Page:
(My husband's recipe)

Set a big, covered pot with about 3 inches of water on a hot stove. Prop open the kitchen door with a broomstick. Run through the corn patch, snapping several ears off the stalks and then shucking as you approach the kitchen. Dump the ears into the water that is now boiling, cover the pot, slam a stick of butter, salt and pepper, and a pile of napkins onto the table. Return to the stove and remove the corn from the steam with tongs, pop it onto a plate, cover it with a clean dish towel, and run it to the table. Cover ears with butter and salt (the pepper is optional), and eat. Repeat. Repeat. Repeat until all ears are gone. Do it again tomorrow. (Now that's fresh corn!)


The traditional method has you peel away the outer husk without actually removing it, remove the inner silky threads, then wrap the outer husk back around the ear. Soak the ear in water and place it on the grill, where it cooks by steaming. This method produces tasty corn, but to me it is missing the taste of the fire. So I follow this method until the corn is just cooked, which takes about 15 to 20 minutes over a low fire. I then remove the husks, brush on a little butter, season with salt and pepper, and roll the ears around the grill ever so slightly, just to add a little char.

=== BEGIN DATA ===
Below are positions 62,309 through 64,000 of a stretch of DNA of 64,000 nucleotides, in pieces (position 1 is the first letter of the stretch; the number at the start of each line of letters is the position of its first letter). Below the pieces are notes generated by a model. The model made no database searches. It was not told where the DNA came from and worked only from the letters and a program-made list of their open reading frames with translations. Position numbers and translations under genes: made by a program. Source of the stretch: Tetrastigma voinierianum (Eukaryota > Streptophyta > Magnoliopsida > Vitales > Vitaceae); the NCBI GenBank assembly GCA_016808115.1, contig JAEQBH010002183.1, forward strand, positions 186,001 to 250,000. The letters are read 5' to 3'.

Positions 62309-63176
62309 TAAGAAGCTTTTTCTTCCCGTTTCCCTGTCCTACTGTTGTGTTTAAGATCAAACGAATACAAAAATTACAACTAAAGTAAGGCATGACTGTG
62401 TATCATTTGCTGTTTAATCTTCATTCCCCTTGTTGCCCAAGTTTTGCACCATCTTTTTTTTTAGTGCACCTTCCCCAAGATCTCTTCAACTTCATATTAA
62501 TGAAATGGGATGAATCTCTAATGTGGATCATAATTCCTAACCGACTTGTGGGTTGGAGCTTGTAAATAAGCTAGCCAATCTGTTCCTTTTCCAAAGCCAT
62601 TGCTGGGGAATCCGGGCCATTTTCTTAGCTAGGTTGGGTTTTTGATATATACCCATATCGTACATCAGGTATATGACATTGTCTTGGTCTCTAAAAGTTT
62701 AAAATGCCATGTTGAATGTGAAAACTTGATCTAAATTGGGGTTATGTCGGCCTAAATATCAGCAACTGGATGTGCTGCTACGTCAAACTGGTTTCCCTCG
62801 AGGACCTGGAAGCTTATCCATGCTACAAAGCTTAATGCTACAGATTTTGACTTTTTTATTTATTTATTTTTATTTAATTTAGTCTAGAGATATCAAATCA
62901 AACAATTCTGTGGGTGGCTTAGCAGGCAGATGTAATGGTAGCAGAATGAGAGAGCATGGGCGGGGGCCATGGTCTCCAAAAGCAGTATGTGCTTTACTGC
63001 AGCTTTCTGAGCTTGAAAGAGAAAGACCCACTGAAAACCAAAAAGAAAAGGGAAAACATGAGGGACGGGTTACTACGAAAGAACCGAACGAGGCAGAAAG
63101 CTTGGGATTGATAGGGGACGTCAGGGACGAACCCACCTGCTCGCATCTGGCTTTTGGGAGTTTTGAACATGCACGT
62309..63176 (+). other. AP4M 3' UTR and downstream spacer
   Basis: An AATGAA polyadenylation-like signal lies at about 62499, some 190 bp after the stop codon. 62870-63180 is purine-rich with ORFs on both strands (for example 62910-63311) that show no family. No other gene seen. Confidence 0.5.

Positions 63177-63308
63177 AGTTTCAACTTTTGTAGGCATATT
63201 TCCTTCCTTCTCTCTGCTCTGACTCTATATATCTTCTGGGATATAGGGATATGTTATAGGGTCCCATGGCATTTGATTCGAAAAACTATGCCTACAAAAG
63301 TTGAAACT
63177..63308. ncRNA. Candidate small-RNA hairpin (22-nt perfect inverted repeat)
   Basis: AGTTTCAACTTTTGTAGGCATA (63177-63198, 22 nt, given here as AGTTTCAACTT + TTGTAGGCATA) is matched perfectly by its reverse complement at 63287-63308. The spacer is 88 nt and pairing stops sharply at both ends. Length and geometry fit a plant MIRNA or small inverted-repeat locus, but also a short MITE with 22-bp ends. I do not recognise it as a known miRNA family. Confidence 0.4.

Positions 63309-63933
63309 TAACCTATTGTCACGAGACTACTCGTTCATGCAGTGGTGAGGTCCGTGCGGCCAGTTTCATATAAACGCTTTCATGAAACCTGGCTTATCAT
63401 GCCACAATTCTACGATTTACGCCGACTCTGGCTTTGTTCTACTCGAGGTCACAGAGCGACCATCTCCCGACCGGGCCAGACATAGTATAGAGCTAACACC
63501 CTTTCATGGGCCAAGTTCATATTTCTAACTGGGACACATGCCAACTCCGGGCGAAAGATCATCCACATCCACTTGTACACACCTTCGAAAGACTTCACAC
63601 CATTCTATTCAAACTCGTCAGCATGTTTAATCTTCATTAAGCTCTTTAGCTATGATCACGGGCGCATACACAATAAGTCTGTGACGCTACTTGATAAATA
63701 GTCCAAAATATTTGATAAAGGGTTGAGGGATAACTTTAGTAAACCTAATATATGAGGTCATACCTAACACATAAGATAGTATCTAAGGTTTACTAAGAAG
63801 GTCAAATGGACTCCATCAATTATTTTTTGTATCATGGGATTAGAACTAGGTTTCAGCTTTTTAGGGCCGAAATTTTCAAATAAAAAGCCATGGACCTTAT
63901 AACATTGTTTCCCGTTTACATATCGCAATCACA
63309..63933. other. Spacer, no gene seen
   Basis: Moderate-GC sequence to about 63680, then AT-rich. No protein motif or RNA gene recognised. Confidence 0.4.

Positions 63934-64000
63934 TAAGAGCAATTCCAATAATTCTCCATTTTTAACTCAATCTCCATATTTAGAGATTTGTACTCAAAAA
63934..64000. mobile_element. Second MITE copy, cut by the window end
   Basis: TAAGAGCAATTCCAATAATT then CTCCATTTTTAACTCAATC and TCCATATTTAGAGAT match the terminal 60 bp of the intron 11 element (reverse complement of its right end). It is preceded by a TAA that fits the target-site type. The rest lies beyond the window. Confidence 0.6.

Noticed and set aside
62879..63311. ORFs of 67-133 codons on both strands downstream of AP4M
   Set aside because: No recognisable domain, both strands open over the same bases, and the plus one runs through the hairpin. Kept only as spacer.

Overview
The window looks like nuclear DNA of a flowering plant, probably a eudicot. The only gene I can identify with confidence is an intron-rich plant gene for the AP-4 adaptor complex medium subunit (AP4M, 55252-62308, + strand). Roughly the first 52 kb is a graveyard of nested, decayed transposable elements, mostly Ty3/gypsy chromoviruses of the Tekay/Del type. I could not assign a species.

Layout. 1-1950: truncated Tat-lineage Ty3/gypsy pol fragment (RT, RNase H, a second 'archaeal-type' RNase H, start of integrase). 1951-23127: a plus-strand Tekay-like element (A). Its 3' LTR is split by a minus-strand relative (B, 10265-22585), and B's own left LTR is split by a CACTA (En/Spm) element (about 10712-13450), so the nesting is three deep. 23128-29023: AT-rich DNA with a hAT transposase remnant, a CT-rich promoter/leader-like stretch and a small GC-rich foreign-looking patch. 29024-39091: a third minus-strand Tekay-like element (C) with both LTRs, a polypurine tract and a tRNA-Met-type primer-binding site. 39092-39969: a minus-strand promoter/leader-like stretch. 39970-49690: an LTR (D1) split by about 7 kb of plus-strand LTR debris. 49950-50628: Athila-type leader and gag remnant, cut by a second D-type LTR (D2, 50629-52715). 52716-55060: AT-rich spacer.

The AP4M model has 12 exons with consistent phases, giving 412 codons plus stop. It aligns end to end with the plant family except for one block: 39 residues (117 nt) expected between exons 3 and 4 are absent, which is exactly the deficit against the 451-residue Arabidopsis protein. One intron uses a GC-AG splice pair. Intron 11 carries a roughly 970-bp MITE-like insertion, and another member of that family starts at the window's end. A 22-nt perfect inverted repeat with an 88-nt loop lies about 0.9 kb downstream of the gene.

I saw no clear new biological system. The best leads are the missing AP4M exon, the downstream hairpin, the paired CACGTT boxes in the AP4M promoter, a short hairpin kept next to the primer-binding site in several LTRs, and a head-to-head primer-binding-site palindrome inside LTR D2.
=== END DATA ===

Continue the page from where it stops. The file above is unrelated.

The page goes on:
Another method calls for the interior silk to be removed and then for the corn to be wrapped in foil along with butter and seasonings and roasted in the coals for 12 to 15 minutes. This is also an excellent method, although again it misses the taste of the fire.

Whichever technique you use, summer corn cooked on the grill is a welcome addition to any meal, its natural simplicity making for some outstanding eating.

- From 'The Thrill of the Grill,' by Chris Schlesinger and John Willoughby (William Morrow and Co.)


Peel from 1/2 orange

1/4 cup fresh orange juice

1 teaspoon anchovy paste

1/2 teaspoon chipotle chili puree

1 teaspoon fresh lemon juice

2 tablespoons chopped green onions

1/2 teaspoon dried tarragon

8 tablespoons (1 stick) butter

2 tablespoons chopped fresh tarragon leaves

Put all the ingredients but the butter and fresh tarragon leaves in a blender and mix well. In a saucepan, heat the butter until bubbling. With the motor turned on, pour the butter slowly through the opening of the blender lid until the mixture begins to thicken. Remove from the blender and stir in the tarragon leaves. Generously brush butter all over ears of corn. Makes about 1/2 cup.

- From 'Crazy for Corn,' by Betty Fussell (Harper Perennial)

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